Hollywood needs to take a good, long look at 2009’s GOEMON, with its ninjas framed by moonlight while leaping high into the air, landing in a flash and running along rooftops as arrows and throwing knives whiz by. You might assume this kind of movie is based on a manga or anime title, but it’s actually an historical fantasy based around legendary Japanese bandit Ishikawa Goemon.
Goemon was a kind of Robin Hood for 16th century Japan, one who was boiled alive with his son after a failed assassination attempt on daimyo Toyotomi Hideyoshi. His story has inspired 18th century Kabuki plays, Super Nintendo video games and Kazuaki Kiriya’s amazing feature film that contains over 2,500 visual effects.
The actors effortlessly slip into CGI counterparts in a way that still feels clunky in something like Wolverine or Spider-Man. The editing style is very reminiscent of the Wachowski brothers’ Speed Racer and could benefit significantly from current 3D trends.
If you love ninja action, you won’t find any finer.
The film traces the period of unification in Japan, when peace was shakily being enforced by legions of armies. The great and noble Lord Nobunaga is slain and his general assumes control of the nation. While this is going on, we meet master thief Goemon as he robs a warlord and tosses out gold to the people. It seems, however, that he also steals a box—a Pandora’s Box—and that kicks off two bloody, sword-slinging hours of super-ninja action!
GOEMON falls in the category of Sky Captain, 300, Hero and other movies that are so beautifully shot and composed that they are arthouse even in just a technical manner. But GOEMON also has all the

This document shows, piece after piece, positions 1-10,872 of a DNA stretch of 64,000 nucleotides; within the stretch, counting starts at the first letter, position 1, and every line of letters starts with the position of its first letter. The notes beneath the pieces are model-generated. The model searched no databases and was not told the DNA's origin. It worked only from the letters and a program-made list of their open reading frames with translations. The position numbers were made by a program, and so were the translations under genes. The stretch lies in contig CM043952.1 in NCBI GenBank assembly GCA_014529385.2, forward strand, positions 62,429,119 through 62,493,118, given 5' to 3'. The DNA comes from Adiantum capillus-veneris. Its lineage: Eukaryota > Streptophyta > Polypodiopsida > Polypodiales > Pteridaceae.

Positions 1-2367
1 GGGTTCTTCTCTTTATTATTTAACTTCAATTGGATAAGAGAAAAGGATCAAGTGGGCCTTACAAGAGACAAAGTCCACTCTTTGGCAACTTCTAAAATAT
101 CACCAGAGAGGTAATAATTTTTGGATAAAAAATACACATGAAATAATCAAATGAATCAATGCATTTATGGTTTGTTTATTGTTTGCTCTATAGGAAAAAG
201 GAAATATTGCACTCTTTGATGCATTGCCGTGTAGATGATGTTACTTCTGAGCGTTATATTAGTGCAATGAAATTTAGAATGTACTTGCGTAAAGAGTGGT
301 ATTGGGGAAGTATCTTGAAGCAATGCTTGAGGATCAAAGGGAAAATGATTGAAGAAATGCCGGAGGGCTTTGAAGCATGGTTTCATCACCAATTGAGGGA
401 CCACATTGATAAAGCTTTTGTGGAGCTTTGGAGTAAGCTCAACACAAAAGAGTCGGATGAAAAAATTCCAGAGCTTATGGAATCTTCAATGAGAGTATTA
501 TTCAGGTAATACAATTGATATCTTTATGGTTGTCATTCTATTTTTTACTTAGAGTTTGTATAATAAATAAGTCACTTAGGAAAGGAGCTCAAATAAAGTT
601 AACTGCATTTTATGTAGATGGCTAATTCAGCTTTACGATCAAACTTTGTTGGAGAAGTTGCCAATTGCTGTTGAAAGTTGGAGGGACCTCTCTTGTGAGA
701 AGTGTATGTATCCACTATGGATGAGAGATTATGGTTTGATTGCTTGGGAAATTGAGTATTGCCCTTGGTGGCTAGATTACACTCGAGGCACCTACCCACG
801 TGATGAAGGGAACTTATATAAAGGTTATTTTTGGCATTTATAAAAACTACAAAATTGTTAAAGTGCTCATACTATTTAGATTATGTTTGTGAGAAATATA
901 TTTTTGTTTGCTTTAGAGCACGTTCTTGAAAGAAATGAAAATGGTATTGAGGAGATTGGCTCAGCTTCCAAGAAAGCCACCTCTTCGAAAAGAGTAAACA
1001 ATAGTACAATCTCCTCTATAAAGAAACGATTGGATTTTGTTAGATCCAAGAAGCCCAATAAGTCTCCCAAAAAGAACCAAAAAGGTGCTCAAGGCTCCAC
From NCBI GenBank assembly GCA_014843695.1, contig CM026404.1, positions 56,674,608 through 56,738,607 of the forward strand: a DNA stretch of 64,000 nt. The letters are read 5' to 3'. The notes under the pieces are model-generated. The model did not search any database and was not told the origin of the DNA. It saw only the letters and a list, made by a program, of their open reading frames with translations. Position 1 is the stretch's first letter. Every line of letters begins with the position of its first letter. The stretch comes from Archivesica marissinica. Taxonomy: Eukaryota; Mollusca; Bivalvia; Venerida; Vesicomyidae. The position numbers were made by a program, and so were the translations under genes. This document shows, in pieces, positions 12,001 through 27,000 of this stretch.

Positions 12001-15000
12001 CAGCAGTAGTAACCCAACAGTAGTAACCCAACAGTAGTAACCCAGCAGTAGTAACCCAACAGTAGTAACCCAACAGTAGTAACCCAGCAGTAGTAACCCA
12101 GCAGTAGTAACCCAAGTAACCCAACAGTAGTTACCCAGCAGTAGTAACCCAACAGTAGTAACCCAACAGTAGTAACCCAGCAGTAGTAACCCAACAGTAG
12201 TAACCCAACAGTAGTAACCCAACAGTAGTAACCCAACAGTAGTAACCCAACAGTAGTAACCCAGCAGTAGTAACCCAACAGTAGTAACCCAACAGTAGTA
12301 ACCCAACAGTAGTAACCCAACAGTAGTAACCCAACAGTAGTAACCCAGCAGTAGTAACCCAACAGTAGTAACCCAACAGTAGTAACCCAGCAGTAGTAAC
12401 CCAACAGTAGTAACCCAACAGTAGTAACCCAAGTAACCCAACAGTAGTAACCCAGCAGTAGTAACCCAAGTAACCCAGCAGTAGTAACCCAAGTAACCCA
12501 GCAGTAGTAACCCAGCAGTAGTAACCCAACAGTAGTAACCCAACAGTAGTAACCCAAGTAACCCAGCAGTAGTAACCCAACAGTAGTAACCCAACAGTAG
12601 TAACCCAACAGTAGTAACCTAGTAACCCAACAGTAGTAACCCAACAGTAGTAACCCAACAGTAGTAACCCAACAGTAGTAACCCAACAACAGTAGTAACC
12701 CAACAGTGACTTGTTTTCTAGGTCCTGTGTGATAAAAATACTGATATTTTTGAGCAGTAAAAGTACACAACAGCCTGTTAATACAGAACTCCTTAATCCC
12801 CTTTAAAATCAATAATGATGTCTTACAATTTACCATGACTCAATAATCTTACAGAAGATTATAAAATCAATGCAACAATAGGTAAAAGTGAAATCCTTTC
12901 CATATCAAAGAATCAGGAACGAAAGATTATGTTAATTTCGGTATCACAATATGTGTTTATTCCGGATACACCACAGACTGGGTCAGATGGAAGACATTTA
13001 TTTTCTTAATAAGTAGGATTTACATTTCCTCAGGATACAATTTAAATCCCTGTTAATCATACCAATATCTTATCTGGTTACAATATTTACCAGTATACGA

action that you would hope to get in a summer popcorn flick. The fight scenes are massive in scale and atmosphere, and I guarantee that you will see many things that you wish were in Hollywood movies.
This movie reminds me of what would be a trilogy nowadays—nine acts condensed into three over the film’s 127 minutes. We follow the characters through their lifetimes, from children to soldiers to badass, rogue super-ninjas. If you like Zorro, Iron Monkey, Robin Hood or anything in the realm of the deposed prince who becomes a folklore hero only to one day return and reclaim his kingdom, you should watch this. If you love ninja action, you won’t find any finer. If you want to see what can be done with visual effects and editing, what kind of larger-than-life adventure can be made with modern technology, watch this movie.
It’s currently streaming on Netflix. The film is dubbed, unfortunately, but that means you can keep your eyes on the action. Believe me, you won’t be able to look away.
Kurt Christenson might be watching a foreign action movie, reading comic books, or covering live music. Find out at @KurtChristenson